Rohypnol remains readily available, mainly through pharmaceutical operators located in Mexico, especially Tijuana. Rohypnol is marketed by Hoffman-La Roche Inc. and is legally sold in Latin America and Europe as a short-term treatment for insomnia, and as a preanesthetic medication. One of the significant effects of the drug is anterograde amnesia, a factor that strongly contributed to its inclusion in the Drug-Induced Rape Prevention and Punishment Act of 1996. Anterograde amnesia is a condition in which events that occurred while under the influence of the drug are forgotten.
Rohypnol is available as a .5-milligram and 1-milligram oblong tablet, as well as a 1-milligram per milliliter injectable solution. Hoffman-La Roche phased out the 2-milligram dose tablet from 1996 to 1997 and is currently phasing out the round, white 1-milligram tablet. The licit market for the drug is currently supplied with a 1-milligram dose in an olive green, oblong tablet, imprinted with the number 542. The new tablet includes a dye that, according to Hoffman-La Roche, will be visible if it is slipped into a drink. Reports indicate that Rohypnol is often sold for between $2 and $5 per dosage unit, although it may sell for from $10 to $30 per dosage unit.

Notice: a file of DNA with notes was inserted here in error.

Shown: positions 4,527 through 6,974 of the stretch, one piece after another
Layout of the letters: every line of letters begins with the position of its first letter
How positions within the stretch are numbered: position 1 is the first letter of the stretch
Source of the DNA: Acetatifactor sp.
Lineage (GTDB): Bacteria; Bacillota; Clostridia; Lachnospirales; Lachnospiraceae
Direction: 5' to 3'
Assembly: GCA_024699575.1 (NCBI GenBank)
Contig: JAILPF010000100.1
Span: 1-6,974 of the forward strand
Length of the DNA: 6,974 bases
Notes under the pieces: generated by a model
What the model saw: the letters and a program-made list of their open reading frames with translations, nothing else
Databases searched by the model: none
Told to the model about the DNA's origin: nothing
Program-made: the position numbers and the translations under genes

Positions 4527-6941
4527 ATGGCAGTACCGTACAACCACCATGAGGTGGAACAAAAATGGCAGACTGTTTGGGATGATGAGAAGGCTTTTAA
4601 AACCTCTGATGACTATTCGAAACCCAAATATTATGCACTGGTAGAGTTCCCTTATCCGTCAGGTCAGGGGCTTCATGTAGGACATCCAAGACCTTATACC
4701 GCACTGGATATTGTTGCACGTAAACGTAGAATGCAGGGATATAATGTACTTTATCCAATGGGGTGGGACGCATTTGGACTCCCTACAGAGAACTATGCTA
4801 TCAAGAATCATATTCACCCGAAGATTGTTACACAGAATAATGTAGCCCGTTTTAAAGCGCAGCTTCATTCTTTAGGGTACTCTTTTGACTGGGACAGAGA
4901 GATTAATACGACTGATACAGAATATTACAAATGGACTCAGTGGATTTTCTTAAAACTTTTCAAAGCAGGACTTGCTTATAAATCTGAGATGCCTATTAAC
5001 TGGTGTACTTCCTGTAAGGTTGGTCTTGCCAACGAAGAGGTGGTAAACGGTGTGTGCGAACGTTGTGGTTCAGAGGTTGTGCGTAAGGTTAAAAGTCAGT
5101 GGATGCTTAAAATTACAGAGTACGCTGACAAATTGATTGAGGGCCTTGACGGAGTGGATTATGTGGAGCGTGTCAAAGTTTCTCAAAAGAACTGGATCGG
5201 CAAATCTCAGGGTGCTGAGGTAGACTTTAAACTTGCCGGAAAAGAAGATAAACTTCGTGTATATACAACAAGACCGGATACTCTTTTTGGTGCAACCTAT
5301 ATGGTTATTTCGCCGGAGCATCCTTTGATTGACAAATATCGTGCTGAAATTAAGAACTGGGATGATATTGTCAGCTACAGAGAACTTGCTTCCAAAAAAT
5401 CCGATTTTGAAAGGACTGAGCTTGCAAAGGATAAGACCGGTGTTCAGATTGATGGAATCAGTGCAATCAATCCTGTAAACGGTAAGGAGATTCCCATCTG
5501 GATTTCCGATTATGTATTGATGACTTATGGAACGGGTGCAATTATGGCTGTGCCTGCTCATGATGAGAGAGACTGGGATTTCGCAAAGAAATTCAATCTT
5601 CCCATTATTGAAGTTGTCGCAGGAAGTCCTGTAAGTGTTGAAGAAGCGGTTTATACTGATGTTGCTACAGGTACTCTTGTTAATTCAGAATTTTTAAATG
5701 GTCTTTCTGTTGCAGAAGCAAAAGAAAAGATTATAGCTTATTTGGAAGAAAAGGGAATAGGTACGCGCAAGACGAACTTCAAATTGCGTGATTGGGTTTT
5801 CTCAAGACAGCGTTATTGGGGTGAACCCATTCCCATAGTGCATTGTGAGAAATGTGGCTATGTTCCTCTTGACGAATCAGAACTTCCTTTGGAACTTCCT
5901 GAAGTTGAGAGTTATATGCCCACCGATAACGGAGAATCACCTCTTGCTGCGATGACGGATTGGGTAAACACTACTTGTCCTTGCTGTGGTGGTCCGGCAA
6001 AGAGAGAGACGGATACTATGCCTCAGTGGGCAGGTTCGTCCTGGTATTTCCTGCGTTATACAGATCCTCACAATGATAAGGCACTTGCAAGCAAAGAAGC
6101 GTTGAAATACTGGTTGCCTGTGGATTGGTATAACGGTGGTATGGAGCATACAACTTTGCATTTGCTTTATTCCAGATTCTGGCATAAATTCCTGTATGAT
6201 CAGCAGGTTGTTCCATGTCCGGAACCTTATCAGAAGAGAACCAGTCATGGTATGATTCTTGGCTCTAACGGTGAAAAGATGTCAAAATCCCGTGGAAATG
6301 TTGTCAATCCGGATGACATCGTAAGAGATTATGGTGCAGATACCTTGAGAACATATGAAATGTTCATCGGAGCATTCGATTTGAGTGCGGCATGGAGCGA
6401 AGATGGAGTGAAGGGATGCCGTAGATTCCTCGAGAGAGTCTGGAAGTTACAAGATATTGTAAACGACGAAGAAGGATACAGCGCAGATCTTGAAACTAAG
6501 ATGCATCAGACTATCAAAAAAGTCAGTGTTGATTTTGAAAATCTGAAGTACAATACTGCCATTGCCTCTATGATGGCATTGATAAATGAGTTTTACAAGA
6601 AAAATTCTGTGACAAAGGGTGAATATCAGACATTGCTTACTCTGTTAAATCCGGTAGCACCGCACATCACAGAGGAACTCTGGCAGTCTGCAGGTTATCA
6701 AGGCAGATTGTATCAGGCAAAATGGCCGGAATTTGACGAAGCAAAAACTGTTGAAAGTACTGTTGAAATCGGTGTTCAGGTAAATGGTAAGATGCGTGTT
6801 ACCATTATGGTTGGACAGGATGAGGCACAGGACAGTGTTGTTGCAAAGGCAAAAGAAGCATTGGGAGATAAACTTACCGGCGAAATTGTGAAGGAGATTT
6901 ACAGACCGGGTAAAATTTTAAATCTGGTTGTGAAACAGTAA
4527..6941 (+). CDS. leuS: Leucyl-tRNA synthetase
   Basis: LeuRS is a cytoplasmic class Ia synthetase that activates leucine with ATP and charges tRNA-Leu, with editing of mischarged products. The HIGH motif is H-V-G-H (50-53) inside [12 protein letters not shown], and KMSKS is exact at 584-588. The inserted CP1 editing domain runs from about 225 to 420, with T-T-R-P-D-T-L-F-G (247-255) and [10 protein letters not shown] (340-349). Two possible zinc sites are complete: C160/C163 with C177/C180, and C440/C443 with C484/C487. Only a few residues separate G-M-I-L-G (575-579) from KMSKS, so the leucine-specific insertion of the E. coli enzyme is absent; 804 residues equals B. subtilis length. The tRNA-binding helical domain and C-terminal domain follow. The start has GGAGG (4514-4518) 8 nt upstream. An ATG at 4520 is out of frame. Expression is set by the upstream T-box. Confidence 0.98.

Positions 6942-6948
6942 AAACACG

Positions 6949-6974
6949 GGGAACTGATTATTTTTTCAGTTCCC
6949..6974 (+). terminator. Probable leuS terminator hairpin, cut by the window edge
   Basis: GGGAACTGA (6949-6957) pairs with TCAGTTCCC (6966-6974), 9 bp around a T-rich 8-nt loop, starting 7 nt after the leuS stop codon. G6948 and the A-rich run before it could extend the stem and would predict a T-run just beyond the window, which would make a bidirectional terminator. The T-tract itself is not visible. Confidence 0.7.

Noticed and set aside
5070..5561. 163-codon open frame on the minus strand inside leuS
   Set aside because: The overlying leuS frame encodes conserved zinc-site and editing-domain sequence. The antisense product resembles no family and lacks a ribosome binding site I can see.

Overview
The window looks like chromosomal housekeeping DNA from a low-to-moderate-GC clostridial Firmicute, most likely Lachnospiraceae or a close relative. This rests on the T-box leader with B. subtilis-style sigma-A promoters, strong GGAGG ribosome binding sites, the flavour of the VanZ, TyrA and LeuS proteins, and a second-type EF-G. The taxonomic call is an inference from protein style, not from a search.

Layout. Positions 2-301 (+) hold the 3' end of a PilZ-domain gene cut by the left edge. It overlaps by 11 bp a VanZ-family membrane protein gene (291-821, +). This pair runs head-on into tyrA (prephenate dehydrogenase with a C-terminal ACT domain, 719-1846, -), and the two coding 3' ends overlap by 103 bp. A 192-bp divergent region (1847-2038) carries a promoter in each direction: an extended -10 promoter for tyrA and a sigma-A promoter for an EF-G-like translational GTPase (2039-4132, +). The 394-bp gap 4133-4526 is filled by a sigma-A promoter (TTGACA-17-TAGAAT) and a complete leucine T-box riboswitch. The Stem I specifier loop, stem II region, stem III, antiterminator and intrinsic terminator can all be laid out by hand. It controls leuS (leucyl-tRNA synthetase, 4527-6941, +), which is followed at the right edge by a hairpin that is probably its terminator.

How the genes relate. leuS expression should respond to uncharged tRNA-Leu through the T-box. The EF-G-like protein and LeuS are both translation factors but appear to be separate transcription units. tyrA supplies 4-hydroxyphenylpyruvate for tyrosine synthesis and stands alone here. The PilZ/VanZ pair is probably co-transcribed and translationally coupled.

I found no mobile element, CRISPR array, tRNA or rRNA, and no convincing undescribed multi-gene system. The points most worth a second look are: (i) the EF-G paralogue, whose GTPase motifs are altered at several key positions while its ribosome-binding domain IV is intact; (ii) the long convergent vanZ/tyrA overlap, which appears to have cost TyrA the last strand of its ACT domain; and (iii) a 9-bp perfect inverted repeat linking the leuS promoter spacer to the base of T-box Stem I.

In addition to the chemically induced amnesia, Rohypnol often causes decreased blood pressure, drowsiness, visual disturbances, dizziness, confusion, gastrointestinal disturbances, and urinary retention. Users of the drug report effects similar to intoxication, yet claim that they wake up the next morning without a hangover. Adding to the popularity of the drug is the perception that the drug cannot be detected in a urinalysis. While the drug can be detected (2-milligram doses can be detected within 72 hours of ingestion), it does break down very quickly, and many commercial toxicological screens do not detect flunitrazepam. In sexual assault cases, forensic laboratories need to screen for the flunitrazepam metabolite, 7-aminoflunitrazepam, using gas chromatography and/or mass spectrometry.
Source: DEA Drug Intelligence Brief, “Club Drugs: An Update
STREET NAMES: Roofies, Rophies, Roche, Forget-me Pill, Circles, Mexican Valium, Rib, Roach-2, Roopies, Rope, Ropies, Ruffies, and Roaches.
Club Drugs | National Institute on Drug Abuse (NIDA)
Brief Description Club drugs tend to be used by teenagers and young adults at bars, nightclubs, concerts, and parties. Club drugs include GHB, Rohypnol …
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